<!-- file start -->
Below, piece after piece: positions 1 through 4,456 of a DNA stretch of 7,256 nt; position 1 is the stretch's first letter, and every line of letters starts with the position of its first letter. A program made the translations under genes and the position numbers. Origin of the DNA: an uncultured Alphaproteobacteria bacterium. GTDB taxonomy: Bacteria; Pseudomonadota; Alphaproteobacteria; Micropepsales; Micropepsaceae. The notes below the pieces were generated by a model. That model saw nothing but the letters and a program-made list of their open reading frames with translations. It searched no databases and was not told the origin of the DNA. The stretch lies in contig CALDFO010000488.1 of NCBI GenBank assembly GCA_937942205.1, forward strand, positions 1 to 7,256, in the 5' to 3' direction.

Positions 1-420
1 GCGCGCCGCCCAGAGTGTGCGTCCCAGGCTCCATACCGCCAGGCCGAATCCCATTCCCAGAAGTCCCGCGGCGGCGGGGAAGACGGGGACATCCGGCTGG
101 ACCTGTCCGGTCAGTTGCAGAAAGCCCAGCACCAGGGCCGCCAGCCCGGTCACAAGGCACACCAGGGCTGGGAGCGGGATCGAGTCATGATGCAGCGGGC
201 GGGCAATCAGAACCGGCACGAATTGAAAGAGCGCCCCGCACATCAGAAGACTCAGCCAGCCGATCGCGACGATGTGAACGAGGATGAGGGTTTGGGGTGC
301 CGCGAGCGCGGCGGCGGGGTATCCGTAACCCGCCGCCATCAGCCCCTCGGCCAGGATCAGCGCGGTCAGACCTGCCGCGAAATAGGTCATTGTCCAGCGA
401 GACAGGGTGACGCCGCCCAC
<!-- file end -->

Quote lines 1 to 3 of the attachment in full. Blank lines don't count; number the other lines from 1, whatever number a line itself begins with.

Below, piece after piece: positions 1 through 4,456 of a DNA stretch of 7,256 nt; position 1 is the stretch's first letter, and every line of letters starts with the position of its first letter. A program made the translations under genes and the position numbers. Origin of the DNA: an uncultured Alphaproteobacteria bacterium. GTDB taxonomy: Bacteria; Pseudomonadota; Alphaproteobacteria; Micropepsales; Micropepsaceae. The notes below the pieces were generated by a model. That model saw nothing but the letters and a program-made list of their open reading frames with translations. It searched no databases and was not told the origin of the DNA. The stretch lies in contig CALDFO010000488.1 of NCBI GenBank assembly GCA_937942205.1, forward strand, positions 1 to 7,256, in the 5' to 3' direction.

Positions 1-420
1 GCGCGCCGCCCAGAGTGTGCGTCCCAGGCTCCATACCGCCAGGCCGAATCCCATTCCCAGAAGTCCCGCGGCGGCGGGGAAGACGGGGACATCCGGCTGG